# Is it 11% hotter today than it was yesterday?

Yesterday the temperature outside was 0.5 °C. Today, the temperature is 30 °C. 30 is 5300% more than 0.5, but today is obviously not 5300% hotter than yesterday.

In Fahrenheit, the temperatures are 33 °F and 86 °F, respectively. 160% hotter sounds more reasonable, but this argument uses the same logic as Celsius, just on a different scale.

Converting these temperatures to Kelvin, we get 273.70 K and 303.15 K, respectively. Since Kelvin is an absolute scale of temperature, can we correctly say that today is 11% hotter than yesterday?

Since temperature is relative, can we also claim that there is 11% more heat today?

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As you have proved, it depends on your reference point. All are correct. – ChrisF May 14 '13 at 21:22
@ChrisF I am not sure I have proven anything. I have shown relative differences in temperature, but am not sure how this translates logically to heat. – dlras2 May 14 '13 at 21:25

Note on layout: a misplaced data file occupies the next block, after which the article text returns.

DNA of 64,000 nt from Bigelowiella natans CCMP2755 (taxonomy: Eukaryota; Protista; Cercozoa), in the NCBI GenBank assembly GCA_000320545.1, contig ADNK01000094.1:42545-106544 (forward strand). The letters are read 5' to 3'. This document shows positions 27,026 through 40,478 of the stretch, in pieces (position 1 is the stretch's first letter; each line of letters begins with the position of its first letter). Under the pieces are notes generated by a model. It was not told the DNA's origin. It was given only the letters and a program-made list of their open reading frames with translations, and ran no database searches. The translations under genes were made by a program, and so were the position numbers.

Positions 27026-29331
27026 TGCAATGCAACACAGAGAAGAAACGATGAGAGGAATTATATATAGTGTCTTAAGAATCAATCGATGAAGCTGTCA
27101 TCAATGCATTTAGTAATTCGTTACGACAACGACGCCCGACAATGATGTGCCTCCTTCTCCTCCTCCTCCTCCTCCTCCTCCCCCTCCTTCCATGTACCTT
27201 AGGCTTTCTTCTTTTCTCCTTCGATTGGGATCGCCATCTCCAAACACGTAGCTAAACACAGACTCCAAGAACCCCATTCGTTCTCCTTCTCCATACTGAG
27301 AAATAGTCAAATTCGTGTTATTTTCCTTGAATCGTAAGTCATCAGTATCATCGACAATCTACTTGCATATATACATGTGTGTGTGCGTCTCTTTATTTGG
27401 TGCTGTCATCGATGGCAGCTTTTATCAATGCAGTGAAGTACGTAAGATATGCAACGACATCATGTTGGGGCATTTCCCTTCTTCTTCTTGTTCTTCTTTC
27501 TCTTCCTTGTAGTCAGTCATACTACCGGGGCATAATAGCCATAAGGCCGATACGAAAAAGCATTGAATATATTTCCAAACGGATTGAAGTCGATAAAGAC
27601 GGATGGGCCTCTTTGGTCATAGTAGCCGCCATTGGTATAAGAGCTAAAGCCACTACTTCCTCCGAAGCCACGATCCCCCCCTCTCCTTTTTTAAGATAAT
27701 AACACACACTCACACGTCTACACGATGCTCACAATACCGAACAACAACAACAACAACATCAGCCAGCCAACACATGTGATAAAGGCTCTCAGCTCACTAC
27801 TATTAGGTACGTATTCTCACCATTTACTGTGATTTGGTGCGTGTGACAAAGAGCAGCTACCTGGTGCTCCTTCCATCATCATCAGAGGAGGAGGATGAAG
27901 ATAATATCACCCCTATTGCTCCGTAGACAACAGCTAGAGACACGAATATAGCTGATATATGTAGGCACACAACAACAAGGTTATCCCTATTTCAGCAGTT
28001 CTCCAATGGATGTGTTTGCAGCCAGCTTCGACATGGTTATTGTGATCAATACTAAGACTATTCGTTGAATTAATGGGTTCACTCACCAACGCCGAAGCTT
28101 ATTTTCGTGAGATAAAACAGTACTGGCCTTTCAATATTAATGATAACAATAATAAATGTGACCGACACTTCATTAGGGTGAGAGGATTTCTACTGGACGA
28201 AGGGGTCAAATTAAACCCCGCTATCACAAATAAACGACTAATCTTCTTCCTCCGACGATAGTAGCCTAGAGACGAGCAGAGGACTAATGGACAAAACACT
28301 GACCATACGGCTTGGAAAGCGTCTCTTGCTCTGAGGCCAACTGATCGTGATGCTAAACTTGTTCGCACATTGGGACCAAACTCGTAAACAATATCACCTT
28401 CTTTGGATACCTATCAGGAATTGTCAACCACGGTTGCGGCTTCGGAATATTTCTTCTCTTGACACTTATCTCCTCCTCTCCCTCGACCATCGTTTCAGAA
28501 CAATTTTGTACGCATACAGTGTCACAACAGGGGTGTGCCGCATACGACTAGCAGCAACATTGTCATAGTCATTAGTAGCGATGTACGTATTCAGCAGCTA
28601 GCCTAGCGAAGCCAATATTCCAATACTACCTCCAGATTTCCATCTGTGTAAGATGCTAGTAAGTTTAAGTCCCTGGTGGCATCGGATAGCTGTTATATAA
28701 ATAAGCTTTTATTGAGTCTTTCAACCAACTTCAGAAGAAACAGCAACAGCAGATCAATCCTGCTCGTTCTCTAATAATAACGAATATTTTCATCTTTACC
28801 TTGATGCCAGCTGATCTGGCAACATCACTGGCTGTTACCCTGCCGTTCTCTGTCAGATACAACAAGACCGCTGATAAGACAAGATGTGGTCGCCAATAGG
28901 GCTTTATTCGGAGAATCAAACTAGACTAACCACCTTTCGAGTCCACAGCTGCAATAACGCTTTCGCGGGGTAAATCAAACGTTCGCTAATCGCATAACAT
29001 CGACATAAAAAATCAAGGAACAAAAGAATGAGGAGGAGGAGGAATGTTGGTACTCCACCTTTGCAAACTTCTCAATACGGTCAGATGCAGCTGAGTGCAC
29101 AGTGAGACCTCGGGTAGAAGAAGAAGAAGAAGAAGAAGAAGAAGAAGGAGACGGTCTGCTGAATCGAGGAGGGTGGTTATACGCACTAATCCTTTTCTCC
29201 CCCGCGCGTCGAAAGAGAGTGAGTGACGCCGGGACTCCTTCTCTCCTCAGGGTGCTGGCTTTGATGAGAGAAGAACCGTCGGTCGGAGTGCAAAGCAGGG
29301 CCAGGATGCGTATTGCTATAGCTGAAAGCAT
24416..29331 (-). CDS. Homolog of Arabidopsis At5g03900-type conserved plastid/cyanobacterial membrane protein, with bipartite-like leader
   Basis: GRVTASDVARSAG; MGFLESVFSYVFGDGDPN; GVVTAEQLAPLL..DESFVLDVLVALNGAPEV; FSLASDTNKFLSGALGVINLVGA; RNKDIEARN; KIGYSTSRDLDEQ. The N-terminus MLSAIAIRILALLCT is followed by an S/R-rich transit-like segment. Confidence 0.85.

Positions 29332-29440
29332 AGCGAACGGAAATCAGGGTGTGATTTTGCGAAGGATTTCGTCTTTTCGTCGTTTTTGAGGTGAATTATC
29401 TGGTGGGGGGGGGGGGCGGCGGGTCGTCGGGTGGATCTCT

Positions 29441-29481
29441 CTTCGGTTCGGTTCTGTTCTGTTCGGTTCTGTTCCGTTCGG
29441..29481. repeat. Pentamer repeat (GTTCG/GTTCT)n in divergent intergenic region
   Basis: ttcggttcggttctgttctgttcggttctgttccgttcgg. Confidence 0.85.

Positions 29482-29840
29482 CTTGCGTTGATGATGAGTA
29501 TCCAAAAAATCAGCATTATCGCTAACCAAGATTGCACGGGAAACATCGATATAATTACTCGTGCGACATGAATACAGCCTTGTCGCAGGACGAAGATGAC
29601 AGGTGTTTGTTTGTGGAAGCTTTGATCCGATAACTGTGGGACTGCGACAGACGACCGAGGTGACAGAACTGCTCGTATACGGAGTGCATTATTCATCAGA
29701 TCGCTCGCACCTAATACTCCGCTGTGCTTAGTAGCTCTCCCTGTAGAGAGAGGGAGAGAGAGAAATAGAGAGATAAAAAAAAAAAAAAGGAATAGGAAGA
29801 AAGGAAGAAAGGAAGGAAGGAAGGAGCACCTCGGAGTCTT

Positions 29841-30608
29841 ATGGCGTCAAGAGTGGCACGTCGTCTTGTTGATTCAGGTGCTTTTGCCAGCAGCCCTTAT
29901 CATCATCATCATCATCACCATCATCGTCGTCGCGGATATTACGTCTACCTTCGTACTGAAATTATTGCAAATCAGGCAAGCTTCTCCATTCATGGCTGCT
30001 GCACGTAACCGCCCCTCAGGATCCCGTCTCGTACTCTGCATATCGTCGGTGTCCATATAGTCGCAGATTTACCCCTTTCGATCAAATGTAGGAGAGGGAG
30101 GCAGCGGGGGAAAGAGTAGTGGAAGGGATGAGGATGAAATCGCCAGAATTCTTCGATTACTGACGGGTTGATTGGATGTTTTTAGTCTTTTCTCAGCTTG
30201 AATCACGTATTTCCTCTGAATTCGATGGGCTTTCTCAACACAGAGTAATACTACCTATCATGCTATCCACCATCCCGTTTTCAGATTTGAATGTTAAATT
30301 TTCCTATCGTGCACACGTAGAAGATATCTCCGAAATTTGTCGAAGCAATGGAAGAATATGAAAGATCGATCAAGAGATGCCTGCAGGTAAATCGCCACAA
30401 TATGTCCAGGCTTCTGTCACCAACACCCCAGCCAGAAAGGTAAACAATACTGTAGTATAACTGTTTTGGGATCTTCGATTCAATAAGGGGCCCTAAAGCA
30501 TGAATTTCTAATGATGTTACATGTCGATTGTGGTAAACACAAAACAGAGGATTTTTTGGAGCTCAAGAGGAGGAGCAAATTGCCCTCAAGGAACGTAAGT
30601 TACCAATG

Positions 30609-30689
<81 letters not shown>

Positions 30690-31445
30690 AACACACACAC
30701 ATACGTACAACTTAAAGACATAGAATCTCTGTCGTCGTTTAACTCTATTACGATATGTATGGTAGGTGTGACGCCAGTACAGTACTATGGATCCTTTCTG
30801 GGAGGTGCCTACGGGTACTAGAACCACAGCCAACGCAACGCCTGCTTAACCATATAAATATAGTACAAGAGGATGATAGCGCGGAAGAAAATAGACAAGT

OK, "prove" is too strong. What you need to find out is what amount of energy 0.5 °C/33 °F/273.70 K represents and compare that to 30 °C/86 °F/303.15 K – ChrisF May 14 '13 at 21:27
@ChrisF Is that increase in energy 11% then? – dlras2 May 14 '13 at 21:32

@DanRasmussen It is. Multiply $T$ by $k/2$, where $k$ is the Boltzmann constant. This is then the heat energy per degree of freedom. For instance, if you have $N$ noninteracting point particles moving in 3 dimensions (3 translational d.o.f. and no internal ones), then you have internal energy $U = (3/2)NkT$, which is just what you learn is the case for a monatomic ideal gas. – Chris White May 14 '13 at 22:20